Tirtyl Announces 2022 Goal to Collect 5 Million Plastic Bottles
May 31, 2022 at 17:19
Brisbane based Australian home & personal care company Tirtyl has pledged to collect five million plastic bottles in 2022 which would otherwise find their way in the ocean.
In partnership with Plastic Bank, Tirtyl will collect one ocean-bound plastic bottle for every tab sold, and 10 plastic bottles for every dispenser. Donations are made to locals in developing communities in the form of wages to collect, sort and process plastic waste which mostly originates from beaches and riverbanks.
A similar campaign in 2021 was well supported with the collection of one million plastic bottles. This was double the original goal set for the project. Based on the achievement, Tirtyl is confident of achieving the ambitious target set this year.
In a report commissioned by conservation group WWF-Australia and prepared by Boston Consulting Group in 2020, it was estimated that about 600 million empty plastic bottles are leaked into the environment each year.
The report went on to explain that the six most common types of single-use plastics were plastic bottles, disposable foodware, soft crunchable plastics, microplastics, plastic containers, and disposable packaging.
To put this into perspective, WWF-Australia suggests that every year the combined weight of single-use plastics released into the environment is estimated to equal the weight of two Titanic ships.
If that isn’t enough cause for concern, an Economic Forum study made a startling prediction that by 2050 there will be more plastic than fish in the world's oceans.
It can take up to 400 years for plastic to completely biodegrade in saltwater. However plastic breaks down into tiny particles called microplastics which are ingested by marine life. This often causes malnutrition and creates physical barriers that affect the organs and other bodily functions leading to starvation and death.
Sea turtles consume twice as much plastic today compared to 25 years ago. A worldwide study found that around 100,000 seabirds and sea turtles are killed as a result of plastic in our oceans each year.
Aside from plastic consumption, entanglement is another cause for concern. Turtles and large fish can get entangled in waste plastic, preventing them from swimming freely which leads to drowning.
Crustaceans and small fish seeking shelter find their way into plastic bottles and get trapped inside. Plastic bottles are mostly translucent and fish and marine life aren’t able to locate the mouth of the bottle after entering it.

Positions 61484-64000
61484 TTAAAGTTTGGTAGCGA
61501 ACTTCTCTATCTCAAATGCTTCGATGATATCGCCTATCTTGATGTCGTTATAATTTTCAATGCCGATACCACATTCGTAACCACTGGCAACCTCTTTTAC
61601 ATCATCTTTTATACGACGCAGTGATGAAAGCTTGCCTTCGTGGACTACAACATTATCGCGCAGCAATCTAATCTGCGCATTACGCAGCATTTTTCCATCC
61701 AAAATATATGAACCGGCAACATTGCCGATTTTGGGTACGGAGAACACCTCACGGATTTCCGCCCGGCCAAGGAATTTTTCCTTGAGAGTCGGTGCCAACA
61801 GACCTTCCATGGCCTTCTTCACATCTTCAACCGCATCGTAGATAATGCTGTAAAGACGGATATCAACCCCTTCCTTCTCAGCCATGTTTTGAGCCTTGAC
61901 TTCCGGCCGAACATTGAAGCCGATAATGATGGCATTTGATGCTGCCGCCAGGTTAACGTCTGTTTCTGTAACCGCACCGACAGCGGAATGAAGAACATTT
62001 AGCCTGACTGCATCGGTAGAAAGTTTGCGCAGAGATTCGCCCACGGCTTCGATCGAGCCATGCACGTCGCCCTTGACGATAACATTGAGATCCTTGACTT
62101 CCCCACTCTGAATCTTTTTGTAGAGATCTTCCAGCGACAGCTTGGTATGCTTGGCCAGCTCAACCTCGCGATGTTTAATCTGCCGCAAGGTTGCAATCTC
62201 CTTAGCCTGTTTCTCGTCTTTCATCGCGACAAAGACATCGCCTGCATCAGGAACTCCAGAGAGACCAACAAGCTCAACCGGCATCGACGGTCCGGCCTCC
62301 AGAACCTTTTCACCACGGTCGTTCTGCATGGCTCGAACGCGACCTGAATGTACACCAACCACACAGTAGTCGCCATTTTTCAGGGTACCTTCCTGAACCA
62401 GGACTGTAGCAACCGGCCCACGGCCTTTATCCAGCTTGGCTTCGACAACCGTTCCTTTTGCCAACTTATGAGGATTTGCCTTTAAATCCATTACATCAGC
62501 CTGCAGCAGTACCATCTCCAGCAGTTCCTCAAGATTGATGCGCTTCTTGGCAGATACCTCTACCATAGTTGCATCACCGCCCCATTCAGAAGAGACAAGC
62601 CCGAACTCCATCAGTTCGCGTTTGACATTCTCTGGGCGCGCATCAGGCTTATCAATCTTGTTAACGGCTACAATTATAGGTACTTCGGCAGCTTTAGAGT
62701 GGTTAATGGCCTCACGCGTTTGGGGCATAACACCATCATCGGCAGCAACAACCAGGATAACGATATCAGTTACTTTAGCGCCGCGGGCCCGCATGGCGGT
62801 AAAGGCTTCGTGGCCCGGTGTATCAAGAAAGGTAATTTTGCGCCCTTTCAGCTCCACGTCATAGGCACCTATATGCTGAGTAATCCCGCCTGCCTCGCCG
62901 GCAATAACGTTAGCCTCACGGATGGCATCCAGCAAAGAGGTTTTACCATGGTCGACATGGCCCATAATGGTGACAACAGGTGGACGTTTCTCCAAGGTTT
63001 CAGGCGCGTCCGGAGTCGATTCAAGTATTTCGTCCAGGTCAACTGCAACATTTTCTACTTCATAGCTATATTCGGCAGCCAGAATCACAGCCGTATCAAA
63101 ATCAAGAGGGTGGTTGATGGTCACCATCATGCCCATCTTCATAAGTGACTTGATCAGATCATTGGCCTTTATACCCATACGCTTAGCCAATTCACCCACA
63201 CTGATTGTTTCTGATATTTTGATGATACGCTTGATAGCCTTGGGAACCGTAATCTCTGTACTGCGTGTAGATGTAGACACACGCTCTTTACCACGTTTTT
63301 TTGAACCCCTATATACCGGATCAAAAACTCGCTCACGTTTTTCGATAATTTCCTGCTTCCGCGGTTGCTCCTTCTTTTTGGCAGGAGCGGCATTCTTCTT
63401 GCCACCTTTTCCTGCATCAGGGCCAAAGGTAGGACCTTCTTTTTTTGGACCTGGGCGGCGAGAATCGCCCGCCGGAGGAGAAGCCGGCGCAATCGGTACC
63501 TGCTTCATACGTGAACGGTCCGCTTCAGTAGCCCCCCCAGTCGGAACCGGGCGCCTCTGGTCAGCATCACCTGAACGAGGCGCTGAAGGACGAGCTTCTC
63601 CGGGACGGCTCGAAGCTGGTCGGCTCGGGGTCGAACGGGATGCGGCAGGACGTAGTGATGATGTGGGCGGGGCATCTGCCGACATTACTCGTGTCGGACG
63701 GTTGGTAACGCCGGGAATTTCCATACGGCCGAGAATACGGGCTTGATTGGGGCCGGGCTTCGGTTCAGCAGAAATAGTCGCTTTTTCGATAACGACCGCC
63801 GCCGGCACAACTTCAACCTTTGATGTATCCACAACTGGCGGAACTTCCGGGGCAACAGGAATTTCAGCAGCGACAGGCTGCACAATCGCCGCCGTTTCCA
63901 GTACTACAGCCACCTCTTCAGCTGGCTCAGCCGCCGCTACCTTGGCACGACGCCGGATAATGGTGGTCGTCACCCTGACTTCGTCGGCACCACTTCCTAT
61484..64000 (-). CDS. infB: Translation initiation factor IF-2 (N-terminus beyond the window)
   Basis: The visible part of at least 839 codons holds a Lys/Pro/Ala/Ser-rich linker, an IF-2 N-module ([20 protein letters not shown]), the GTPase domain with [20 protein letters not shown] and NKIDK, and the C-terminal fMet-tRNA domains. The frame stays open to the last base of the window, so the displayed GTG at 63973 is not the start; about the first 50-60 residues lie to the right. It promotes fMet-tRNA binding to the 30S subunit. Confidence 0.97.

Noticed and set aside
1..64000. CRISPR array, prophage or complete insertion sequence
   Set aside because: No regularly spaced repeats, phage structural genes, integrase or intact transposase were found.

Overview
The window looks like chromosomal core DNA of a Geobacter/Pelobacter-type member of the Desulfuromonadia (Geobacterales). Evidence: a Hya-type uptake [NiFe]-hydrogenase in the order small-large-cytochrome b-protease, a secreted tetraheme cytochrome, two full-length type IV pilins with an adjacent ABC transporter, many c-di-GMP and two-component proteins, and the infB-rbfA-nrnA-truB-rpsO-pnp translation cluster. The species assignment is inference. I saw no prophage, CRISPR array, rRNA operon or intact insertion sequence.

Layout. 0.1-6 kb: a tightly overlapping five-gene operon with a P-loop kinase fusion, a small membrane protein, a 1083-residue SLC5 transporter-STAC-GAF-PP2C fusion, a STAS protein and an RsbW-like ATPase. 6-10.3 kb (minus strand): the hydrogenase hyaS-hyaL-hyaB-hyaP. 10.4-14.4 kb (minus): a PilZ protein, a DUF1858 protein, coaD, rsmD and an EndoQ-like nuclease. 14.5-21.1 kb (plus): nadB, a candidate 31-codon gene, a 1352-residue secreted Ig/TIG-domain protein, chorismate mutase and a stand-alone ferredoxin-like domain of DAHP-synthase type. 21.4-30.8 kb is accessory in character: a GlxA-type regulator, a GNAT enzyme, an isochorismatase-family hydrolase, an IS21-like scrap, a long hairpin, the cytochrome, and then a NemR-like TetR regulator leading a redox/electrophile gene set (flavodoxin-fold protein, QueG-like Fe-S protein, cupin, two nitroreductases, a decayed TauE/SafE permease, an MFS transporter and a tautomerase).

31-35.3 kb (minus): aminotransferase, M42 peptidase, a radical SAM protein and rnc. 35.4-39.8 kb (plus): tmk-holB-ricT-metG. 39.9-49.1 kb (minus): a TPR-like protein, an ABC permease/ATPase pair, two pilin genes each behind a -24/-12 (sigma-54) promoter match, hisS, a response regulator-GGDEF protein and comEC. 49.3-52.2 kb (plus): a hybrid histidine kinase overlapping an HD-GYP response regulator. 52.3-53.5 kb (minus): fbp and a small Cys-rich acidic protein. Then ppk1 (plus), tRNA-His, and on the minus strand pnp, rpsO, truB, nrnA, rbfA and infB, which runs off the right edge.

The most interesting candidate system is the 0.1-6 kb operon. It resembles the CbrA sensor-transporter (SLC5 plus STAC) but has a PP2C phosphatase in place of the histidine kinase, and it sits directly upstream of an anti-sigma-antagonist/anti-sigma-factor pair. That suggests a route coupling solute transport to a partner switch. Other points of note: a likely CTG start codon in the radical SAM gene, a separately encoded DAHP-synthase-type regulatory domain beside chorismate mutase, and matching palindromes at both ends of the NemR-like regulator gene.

Almost all the plastic ever produced still exists in some form on the planet. Global plastic production is estimated to exceed 300 million tons.
By 2050, the human population is expected to increase to almost 10 billion people and plastic production is expected to triple. Only a fraction of this plastic will be recycled and the rest will clog the sea and land.
The barriers to manufacturer and procure plastic are low and there is limited government regulation to prevent crisis from getting worse. There is an urgent need to rethink the entire plastic manufacturing, distribution and consumption system in order to control plastic pollution.
Tirtyl has played a pivotal role in making the earth a better place for our future generations through its mission of making conscious consumption mainstream.
Founders Lachlan and May believe that conscious consumption should be effortless if it is to reach mainstream adoption. Tirtyl’s products make it easy to switch to a cleaner, greener way of using soap. All Tirtyl products and accessories are environmentally friendly, cruelty-free, vegan-friendly and come in plastic-free packaging.
The company builds better supply chains through detailed life-cycle assessment (LCA) and ethical sourcing. Tirtyl also donates up to 2% of sales to important social causes through their Tirtyl Tip Foundation. If those interested would like more information about this topic, please email them at firstname.lastname@example.org.
For more information about Tirtyl, contact the company here:
12 Maud St, Newstead QLD 4006